Antiβ2glycoprotein I (aβ2GPI) and anticardiolipin (aCL) IgG/IgM show differences in positive/negative agreement and titers between solid phase platforms. Method specific semiquantitative categorization of titers could improve and harmonize the interpretation across platforms.
To evaluate the traditionally 40/80 units thresholds used for aCL and aβ2GPI for categorization into moderate/high positivity with different analytical systems, and to compare with alternative thresholds.
aCL and aβ2GPI thresholds were calculated for two automated systems (chemiluminescent immunoassay (CLIA) and multiplex flow immunoassay (MFI)) by ROC-curve analysis on 1108 patient samples, including patients with and without APS, and confirmed on a second population (n=279). Alternatively, regression analysis on diluted standard material was applied to identify thresholds. Thresholds were compared to 40/80 threshold measured by an enzyme linked immunosorbent assay (ELISA). Additionally, likelihood ratios (LR) were calculated.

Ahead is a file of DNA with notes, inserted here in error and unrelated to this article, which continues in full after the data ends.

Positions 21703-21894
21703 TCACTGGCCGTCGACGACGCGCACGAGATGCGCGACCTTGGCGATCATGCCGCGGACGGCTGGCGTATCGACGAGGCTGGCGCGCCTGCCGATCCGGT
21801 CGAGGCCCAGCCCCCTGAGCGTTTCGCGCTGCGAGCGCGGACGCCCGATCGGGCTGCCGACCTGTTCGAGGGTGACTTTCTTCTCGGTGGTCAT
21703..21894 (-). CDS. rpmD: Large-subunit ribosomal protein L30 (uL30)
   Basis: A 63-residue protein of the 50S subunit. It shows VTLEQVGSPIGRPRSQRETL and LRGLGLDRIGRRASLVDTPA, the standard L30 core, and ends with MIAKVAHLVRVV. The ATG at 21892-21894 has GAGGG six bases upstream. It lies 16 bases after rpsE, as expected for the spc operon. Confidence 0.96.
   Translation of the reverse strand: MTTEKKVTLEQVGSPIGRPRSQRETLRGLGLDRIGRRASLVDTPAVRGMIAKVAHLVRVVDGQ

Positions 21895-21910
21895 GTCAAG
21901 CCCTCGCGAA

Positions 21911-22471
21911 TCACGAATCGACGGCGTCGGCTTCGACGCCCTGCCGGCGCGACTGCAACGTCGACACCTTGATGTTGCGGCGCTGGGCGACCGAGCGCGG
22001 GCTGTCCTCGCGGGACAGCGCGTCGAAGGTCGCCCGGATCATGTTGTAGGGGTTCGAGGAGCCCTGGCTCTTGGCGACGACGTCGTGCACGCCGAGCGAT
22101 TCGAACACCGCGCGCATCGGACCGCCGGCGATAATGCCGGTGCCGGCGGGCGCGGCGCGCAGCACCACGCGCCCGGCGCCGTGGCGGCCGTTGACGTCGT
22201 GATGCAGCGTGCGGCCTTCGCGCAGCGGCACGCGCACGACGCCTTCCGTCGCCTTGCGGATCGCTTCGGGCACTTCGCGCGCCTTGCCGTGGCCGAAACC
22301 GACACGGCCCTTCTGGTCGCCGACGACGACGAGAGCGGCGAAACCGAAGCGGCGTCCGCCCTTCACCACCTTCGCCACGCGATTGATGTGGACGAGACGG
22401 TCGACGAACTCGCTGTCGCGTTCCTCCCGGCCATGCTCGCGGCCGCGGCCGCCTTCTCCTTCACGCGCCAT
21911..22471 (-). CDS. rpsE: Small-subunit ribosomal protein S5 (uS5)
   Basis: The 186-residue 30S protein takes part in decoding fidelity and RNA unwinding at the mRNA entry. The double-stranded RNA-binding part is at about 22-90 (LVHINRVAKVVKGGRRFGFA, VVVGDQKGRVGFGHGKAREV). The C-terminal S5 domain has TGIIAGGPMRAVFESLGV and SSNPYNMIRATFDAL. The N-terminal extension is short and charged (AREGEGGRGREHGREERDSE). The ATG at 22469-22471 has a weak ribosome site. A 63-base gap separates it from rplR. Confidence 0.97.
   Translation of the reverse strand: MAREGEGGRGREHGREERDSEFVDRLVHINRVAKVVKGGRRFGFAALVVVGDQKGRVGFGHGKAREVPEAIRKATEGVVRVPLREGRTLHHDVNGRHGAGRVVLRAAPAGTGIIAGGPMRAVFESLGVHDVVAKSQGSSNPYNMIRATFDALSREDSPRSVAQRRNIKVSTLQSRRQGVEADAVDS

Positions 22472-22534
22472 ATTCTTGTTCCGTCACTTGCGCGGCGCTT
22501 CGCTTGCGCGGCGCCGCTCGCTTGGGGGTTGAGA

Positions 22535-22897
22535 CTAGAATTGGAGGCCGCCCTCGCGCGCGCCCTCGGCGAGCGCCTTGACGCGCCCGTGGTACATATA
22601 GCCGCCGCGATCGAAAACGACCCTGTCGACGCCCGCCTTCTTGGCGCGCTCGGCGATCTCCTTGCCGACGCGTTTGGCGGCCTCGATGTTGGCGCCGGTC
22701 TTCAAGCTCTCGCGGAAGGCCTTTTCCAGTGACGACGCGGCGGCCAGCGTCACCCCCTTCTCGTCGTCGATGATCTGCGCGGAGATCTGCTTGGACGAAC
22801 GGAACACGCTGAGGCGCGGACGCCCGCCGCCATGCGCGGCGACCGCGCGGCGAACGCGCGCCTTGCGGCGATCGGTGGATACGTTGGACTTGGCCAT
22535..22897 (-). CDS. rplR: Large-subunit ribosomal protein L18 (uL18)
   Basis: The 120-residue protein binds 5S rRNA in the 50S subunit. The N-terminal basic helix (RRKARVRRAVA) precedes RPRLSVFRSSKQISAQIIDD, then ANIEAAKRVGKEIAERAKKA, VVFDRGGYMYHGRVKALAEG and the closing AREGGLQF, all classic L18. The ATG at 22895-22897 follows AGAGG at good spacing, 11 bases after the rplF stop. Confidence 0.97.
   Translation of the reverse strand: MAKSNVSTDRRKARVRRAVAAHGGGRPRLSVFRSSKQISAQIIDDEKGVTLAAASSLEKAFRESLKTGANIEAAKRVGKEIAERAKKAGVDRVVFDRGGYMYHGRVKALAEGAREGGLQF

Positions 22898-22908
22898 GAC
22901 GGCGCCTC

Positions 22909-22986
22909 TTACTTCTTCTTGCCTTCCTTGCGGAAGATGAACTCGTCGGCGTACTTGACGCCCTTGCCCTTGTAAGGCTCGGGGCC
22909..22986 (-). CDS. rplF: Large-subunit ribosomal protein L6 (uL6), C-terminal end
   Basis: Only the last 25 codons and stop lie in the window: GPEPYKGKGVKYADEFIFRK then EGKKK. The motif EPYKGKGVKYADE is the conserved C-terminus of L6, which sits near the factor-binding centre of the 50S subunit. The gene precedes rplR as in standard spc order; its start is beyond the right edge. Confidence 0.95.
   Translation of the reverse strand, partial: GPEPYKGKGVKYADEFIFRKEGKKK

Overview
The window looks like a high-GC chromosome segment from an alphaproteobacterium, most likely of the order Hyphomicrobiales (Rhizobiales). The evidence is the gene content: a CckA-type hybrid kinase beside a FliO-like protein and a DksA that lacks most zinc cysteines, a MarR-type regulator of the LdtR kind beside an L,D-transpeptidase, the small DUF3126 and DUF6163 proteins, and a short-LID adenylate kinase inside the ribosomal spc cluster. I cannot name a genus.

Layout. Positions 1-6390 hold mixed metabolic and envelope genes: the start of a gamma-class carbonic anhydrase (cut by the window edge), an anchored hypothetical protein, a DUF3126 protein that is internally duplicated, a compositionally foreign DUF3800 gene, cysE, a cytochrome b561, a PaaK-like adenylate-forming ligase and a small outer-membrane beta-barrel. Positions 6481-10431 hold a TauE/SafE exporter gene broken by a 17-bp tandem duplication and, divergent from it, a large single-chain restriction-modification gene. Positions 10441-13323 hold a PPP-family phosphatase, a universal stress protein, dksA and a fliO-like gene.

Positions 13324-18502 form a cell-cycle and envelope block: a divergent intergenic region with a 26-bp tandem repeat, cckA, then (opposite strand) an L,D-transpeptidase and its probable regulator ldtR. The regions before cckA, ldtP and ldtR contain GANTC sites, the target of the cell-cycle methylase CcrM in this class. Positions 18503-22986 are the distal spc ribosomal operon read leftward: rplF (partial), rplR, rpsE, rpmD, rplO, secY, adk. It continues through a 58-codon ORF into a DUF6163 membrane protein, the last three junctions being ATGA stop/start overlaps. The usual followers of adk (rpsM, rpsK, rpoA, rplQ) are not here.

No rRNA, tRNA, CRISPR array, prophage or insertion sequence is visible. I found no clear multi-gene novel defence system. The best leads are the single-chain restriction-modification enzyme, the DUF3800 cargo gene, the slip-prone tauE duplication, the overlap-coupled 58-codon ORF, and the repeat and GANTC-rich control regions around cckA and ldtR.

Threshold levels of 40/80 units show poor agreement between ELISA and automated platforms for classification into low/moderate/high positivity, especially for aCL/aβ2GPI IgG. Agreement for semiquantitative interpretation of aPL IgG between ELISA and CLIA/MFI improves with alternative thresholds. LR for aPL IgG increase for thrombotic and obstetric APS based on 40/80 thresholds for ELISA and adapted thresholds for the other systems, but not for IgM.
Use of 40/80 units as medium/high thresholds is acceptable for aCL/aβ2GPI IgG ELISA, but not for CLIA and MFI. Alternative semiquantitative thresholds for non-ELISA platforms can be determined by a clinical approach or by using monoclonal antibodies. Semiquantitative reporting of aPL IgM has less impact on increasing probability for APS.

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